Twist Collective Blog
Sweetheart Scarf Fundraiser for Haiti
A couple months ago, my daughter was badly in need of a scarf. Being a four year old and in love with all that is girly, she requested a "Cinderella scarf" and supplied me with this illustration:
Knowing that the reality of a knitted princess could never compete with what she imagined, we settled on a puffy heart that went through a hole to make putting it on and wearing it easy and comfortable. Thankfully she's in love with it. Here's the result:
When the earthquake in Haiti happened I thought that this would be a great time to share the pattern. It's $4 and 100% of the proceeds will go to Habitat for Humanity's efforts in Haiti.
The pattern is written for a child's size, but includes plenty of information to make it for an adult. It's so fast that even I (who rarely gets to knit) whipped it out before my daughter's 4 year old patience ran out. There's plenty of time to knit them up as Valentine's gifts. Sweetheart Scarf Shop Page.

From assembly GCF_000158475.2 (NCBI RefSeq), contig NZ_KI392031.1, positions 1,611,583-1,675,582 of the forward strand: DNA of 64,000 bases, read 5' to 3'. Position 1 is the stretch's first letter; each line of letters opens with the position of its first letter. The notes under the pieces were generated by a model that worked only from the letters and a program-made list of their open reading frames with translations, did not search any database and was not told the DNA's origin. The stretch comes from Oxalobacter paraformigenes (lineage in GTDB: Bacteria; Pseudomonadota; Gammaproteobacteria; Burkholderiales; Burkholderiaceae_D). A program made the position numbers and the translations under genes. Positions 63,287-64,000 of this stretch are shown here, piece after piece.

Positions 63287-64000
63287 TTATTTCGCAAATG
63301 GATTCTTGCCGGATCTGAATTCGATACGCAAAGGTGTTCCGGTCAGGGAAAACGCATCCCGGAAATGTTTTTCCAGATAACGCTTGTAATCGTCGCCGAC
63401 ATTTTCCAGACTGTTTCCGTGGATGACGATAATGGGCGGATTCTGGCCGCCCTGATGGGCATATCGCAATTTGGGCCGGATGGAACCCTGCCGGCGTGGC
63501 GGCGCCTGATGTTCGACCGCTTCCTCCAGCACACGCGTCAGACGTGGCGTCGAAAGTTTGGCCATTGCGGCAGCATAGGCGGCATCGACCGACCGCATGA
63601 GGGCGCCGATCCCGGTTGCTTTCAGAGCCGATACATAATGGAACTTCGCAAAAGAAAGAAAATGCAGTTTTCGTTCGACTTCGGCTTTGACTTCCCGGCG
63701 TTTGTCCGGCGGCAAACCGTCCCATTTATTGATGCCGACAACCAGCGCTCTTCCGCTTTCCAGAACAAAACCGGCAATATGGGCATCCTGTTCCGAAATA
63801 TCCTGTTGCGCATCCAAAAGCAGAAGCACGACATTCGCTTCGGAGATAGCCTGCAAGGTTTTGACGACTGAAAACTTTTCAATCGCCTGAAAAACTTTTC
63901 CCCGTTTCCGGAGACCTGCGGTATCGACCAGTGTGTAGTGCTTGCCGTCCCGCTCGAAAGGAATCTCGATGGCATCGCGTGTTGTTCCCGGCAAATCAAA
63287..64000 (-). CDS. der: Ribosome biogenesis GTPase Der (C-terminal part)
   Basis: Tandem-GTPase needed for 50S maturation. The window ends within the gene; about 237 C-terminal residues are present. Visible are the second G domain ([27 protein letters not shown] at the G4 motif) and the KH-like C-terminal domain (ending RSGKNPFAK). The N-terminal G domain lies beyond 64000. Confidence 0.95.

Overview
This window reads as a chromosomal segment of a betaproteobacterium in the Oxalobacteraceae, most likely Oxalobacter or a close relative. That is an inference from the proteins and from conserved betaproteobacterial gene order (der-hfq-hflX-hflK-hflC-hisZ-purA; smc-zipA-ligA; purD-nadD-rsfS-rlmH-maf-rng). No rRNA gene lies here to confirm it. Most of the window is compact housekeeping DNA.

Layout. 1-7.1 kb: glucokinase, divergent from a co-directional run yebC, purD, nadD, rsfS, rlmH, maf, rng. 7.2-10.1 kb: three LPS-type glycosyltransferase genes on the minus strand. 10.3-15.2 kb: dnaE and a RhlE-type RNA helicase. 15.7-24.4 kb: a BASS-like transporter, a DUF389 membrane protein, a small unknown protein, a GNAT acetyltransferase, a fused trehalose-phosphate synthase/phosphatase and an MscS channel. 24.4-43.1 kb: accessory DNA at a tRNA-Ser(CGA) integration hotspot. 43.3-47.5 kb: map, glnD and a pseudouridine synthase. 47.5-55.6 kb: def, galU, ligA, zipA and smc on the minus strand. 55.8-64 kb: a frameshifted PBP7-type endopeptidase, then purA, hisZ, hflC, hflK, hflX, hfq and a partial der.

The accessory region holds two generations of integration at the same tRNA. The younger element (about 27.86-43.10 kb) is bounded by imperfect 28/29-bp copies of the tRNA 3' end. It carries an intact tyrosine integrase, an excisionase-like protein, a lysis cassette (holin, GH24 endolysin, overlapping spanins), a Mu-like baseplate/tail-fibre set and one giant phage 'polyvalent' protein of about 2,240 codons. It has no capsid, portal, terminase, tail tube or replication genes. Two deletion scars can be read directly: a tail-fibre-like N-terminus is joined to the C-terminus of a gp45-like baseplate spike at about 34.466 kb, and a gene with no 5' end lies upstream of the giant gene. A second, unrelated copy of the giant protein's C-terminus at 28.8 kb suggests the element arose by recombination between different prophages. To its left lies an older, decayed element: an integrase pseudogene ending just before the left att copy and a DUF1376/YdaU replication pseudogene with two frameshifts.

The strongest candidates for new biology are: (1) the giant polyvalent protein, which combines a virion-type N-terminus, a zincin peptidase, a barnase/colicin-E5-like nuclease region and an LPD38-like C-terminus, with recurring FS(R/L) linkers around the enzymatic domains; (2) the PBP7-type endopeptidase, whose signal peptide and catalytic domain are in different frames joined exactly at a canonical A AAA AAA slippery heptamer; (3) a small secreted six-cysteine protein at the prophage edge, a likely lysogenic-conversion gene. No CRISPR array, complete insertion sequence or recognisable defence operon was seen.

Never Hide, Yarn Division
"Hey . . . Can you guys break me off about 1600 yards for a Sylvi?"
Design Process: Sabbatical
by Connie Chang Chinchio
originally posted to her blog.
For Sabbatical, I was aiming for a cardigan with long, clean lines and a large scale lace motif.
Originally, I thought a worsted weight yarn would be nice in order to emphasize the scale of the lace, but after a bit of consideration and swatching, I realized that a worsted weight yarn would allow only one or two repeats of the lace and might cut off the lace strangely. Since the lace repeat is 22 sts wide, a DK to sport weight yarn (and Road to China Light fell in between these gauges when knit with a size 6 needle), seemed more appropriate. One repeat would be around 4″, meaning that even the smallest size would have at least 2 repeats per front. Because it’s lace, the sweater zips along surprisingly quickly despite the relatively small gauge of the yarn.
I wanted the focus to be on the large lace motif, so other than a k3p3 rib along the sleeve cuffs and hems which flows into the lace, nothing else distracts from it. Simple waist decreases and increases help define the shape in what might be otherwise an overly boxy garment. The sweater is finished off with a plain, stockinette band which is picked up along the fronts and neck; and to keep it from rolling, a very short doubled hem is turned at the very edge. In addition, I’d recommend a shot of heavy steam to flatten out the band.